Russian buffer between Hezbollah and Israel?
Given the potential for conflict over the energy resources of the region, it’s no coincidence that just as Lebanon welcomes the participation of a major Russian oil company, Novatek, in development of its offshore resources, the Russian government has authorized the Russian Defense Ministry to prepare a military cooperation treaty that includes a “comprehensive framework for coordination,” with the Lebanese military. The framework reportedly includes joint military exercises and Russian usage of Lebanese ports and airfields as well.
The Russian-Lebanese cooperation reportedly also includes, “exchanging information on defense means and enhancing international security capabilities; activating anti-terror cooperation; improving joint cooperation in the fields of cadre training, military exercises and armed forces building; exchanging IT expertise; establishing mechanisms for cooperation between the two countries’ armies.” In short it is major.
This, in addition to the now-permanent Russian bases in Syria–Hmeimim air base and the Russian Naval base at Tartus on the Mediterranean–is a major move on Russia’s part to establish an permanent ongoing role in the volatile region as peace-broker or mediator as the credibility of Washington with her broken promises declines. This Russia-Lebanon deal is not exactly what is on Netanyahu’s wish list. The dramatic Israeli attacks inside Syrian airspace since February 10 indicate what seems to be a preemptive Israeli decision to try to disrupt the de facto Iran-Syria-Lebanon supply lines that could sustain the Hezbollah in Lebanon, that have begun to emerge in recent months.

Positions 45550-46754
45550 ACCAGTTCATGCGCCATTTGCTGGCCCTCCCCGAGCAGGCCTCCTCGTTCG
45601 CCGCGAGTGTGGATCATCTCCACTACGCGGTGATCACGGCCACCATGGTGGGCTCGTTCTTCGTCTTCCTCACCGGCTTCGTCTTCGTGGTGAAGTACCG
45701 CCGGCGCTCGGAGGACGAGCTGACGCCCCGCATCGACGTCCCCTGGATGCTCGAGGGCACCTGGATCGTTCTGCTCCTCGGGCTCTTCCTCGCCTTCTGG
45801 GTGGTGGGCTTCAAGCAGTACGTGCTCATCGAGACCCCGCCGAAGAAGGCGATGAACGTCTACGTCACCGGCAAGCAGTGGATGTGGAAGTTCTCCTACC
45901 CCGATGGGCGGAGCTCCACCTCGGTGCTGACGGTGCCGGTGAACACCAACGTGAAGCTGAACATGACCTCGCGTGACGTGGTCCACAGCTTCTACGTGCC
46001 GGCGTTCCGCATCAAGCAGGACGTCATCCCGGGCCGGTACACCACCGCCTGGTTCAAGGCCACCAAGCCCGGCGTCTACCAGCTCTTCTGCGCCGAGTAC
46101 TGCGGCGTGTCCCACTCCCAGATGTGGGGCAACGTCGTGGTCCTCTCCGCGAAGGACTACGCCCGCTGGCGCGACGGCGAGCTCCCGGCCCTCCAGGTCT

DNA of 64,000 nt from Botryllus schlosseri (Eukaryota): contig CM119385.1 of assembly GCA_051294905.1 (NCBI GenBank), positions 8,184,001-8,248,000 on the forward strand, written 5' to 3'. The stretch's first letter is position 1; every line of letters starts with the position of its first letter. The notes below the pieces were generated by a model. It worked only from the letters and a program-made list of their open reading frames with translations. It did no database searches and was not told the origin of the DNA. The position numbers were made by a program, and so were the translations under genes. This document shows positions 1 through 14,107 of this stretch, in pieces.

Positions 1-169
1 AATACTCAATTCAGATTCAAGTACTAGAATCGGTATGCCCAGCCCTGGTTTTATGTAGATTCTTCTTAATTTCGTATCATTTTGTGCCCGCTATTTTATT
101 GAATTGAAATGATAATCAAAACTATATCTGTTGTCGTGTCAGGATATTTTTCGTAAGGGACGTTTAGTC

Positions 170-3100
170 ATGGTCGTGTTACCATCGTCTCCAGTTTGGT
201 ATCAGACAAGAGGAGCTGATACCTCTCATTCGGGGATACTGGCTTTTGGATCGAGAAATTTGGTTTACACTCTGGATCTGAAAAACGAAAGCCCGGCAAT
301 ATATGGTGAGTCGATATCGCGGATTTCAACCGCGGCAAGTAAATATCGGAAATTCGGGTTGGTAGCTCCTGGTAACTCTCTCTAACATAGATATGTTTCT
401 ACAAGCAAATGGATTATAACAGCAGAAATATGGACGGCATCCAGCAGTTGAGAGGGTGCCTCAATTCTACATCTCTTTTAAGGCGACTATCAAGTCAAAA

Israel warns Putin of Hezbollah
If it were to come to a new Israeli-Lebanon-Syria shooting war, it would not be a war for simple control of potential oil or gas resources in the Lebanese offshore waters. The real target would be the Lebanese Hezbollah, the Iran-backed Shi’ia political party and militia, and a major actor on the side of Bashar al-Assad and Russia in the Syrian war. Were Lebanon to successfully develop the gas in the offshore region it could go a long way to stabilize the Lebanese economy, ease the high unemployment and, as Netanyahu sees it, further entrench the pro-Iran Hezbollah in power as the key stability factor.
Well before the latest Israeli strikes inside Syria recent Israeli press stories carried provocative headlines such as the recent one from the English-language Jerusalem Post: “5 reasons why Israel is ready for war with Hezbollah in Lebanon.” In September of last year, the Israeli Defense Forces launched a war game simulating such a clash with Hezbollah. IDF troops practiced shifting from a defensive to an offensive posture and executing maneuvers designed for the terrain of South Lebanon.
Last November a second front in a possible Israeli war against Lebanon’s Hezbollah was mooted when Saudi Crown Prince and future king, Mohammed bin Salman, abruptly summoned Lebanese Prime Minister Saad Hariri to Riyadh to read a prepared statement of resignation. In the statement Hariri warned that unless Hezbollah ended its support for the anti-Saudi forces in Yemen as well as the pro-Assad Syrian engagement, the Saudis were prepared to impose severe economic sanctions on Lebanon as they did to Qatar. That would be devastating as the economically distressed Lebanese economy depends on remittances from some 400,000 Lebanese working in the Gulf who send home up to $8 billion yearly.
At this point Israel’s Netanyahu is in an open alliance with Saudi Prince bin Salman, with Washington in the shadows, to oppose Iran and Iranian influence in Syria as well as Lebanon and Yemen, following Netanyahu’s secret visit to Riyadh last September.